[freedomtowernight_edited.jpg] 26th Parallel: Trail Across the Glades (UPDATE)

Monday, April 21, 2008

Trail Across the Glades (UPDATE)

This is my first real idea for a post in a week, since I last posted. Spring is the busiest time for me, both personally and at work, and I think these long breaks without any posts are going to be the norm for a while. Almost hate to say this, but I really didn't miss the blog all that much. Don't worry, oh loyal readers, I'm not going to shut this place down just yet.

I caught the Escape to Dreamland documentary on WLRN last night. Escape documents the history of Tamiami Trail as we approach the 80th anniversary of the road's opening. Glenn Garvin has a lengthy review of the documentary at the Herald site.

Sure, the Trail wouldn't be as interesting or colorful if it wasn't for the unique places and characters that dot it. I've always wanted to stop in at the Skunk Ape Research Headquarters in Ochopee (after dropping off a letter just down the road at the world's smallest post office - or so they claim) just for the hell of it and buy a quirky t-shirt, followed by dinner at Joanie's Blue Crab Cafe. And sure, some of the motivations of the people behind the building of the road were less than ethical.

Still, I felt the documentary focused a bit too much on the quirky and shady history aspect, and just a wee bit too little on its main asset: the natural beauty. Nevertheless, it was an interesting documentary that generally captured the essence of the Trail's charm and beauty.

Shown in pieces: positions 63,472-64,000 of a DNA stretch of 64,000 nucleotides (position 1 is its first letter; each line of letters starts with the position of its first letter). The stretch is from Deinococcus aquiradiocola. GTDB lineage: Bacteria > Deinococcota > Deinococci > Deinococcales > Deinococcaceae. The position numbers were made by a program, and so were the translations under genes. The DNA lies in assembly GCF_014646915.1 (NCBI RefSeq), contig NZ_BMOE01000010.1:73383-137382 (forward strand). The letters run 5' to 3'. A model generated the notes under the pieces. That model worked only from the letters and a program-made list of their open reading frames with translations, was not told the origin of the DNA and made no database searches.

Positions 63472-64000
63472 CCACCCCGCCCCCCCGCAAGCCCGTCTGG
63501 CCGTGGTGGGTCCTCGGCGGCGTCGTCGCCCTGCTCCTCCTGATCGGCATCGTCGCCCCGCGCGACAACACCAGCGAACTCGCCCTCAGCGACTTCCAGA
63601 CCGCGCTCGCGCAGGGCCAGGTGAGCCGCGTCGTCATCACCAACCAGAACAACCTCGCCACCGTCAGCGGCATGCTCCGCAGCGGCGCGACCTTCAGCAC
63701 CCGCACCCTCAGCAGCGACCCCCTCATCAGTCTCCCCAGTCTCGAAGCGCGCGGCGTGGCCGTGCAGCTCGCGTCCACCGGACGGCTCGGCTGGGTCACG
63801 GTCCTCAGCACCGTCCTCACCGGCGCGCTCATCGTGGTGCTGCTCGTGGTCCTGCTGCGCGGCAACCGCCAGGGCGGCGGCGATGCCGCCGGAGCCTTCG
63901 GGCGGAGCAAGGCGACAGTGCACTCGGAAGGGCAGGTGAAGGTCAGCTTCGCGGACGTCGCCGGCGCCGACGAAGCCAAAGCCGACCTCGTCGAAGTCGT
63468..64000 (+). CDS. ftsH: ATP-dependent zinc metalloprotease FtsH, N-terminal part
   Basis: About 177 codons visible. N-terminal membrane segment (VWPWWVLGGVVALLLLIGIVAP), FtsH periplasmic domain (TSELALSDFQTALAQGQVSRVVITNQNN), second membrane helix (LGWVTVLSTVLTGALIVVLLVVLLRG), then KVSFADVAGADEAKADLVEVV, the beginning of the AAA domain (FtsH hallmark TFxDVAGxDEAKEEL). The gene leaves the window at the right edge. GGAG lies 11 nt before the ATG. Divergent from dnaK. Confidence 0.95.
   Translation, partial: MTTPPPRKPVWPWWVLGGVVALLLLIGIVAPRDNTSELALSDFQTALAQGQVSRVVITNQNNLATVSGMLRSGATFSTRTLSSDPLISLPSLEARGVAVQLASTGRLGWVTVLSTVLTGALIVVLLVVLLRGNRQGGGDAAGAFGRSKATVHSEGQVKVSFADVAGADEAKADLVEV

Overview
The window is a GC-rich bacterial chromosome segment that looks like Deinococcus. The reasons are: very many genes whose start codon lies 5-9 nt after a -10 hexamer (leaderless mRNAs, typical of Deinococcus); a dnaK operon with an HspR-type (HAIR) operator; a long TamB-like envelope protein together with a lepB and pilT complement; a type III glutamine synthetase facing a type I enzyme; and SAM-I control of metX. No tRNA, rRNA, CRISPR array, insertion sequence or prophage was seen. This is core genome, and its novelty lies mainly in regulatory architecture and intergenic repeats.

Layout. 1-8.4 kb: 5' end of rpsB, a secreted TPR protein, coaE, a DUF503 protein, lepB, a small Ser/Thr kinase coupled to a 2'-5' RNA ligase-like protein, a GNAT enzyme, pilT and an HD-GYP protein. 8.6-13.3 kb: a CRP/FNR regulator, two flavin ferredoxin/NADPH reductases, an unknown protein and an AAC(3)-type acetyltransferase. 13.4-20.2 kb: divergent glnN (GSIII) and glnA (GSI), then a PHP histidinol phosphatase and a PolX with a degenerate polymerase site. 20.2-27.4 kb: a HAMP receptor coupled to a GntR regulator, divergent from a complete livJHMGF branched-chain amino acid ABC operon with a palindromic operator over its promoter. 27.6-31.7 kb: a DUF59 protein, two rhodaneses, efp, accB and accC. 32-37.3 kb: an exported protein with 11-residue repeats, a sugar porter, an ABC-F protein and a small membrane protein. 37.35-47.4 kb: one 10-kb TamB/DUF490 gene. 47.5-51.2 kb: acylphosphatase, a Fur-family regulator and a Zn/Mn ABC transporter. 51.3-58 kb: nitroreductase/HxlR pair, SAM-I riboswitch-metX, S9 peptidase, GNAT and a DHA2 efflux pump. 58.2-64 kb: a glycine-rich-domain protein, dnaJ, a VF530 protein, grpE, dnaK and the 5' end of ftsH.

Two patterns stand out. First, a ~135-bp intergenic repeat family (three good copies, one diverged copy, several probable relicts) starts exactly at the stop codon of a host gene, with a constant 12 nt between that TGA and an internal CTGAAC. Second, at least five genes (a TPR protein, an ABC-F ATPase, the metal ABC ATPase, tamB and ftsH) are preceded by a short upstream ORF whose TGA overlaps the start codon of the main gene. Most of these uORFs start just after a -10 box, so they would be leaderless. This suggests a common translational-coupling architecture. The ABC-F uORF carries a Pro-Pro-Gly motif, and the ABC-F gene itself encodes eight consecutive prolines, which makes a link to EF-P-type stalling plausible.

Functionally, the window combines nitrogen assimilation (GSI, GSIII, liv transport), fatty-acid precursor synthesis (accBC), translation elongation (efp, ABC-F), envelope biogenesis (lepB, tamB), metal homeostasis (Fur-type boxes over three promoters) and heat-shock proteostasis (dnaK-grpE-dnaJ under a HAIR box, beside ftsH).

I'm fortunate enough to get to travel the Trail about once a month on business. I could take Alligator Alley to Naples, I suppose, but talk about a horrifically boring drive. Besides, you can get to Naples almost as fast on the Trail, providing you don't get stuck behind a long row of trucks.

Growing up in South Florida, I used to see the Trail as many other locals do: a boring, dangerous two-lane road that you wouldn't dare get stranded on at any time of the day. Nowhere to stop, no real destination/attraction until you reached Naples or the turn-off to Marco Island. I believe it was Cigar Mike that lamented in a recent post at Babalu about the lack of locals visiting the Everglades. I guess it's part of what I described above and part "backyard" syndrome. Anyway, the Everglades is a place that has to grow on you to really appreciate it. It wasn't until recently that I began to understand the charm and downright beauty of the Everglades. I think the fact that the Everglades doesn't really have that "wow" factor at first glance is a good thing, it makes one appreciate it that much more in the end.

Driving those lonely drives up and down the Trail, I have grown to love the way the landscape changes as you go from the sawgrass of the Miccosukee Reservation to the cypress and pines of the Big Cypress Preserve, then back to sawgrass as you approach Ochopee, Everglades City and Port of the Islands. Subtle, but magical. My favorite part of the Trail has to be the part between Ochopee and Marco Island, where the road passes within about 5 miles of the Gulf. The landscape is low and marshy, and the late afternoon light flickering off the randomly solitaire strands of Royal Palms absolutely mesmerizing.

If you've never taken the Loop Road from Monroe Station to the western fringe of the Miccosukee Village, please do so (but only in winter when the road is dry).

Clyde Butcher was right all along. The Glades is a wonder to be seen and felt, and there's no better way to see it than along the Tamiami Trail.

Make sure you slow down for those Skunk Apes.

UPDATE: Courtesy of Srcohiba, here are some great pics of the Trail and the Everglades. Thanks Sr!

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Blogger Srcohiba said...

Robert, feel free to use my pics.

I did a photo essay of the Tamiami Trail.

Here's the link


10:13 AM, April 22, 2008  
Blogger Holly said...

I agree. Tamiami Trail has so much more to see and is so much more interesting than Alligator Alley.

3:37 PM, April 28, 2008  

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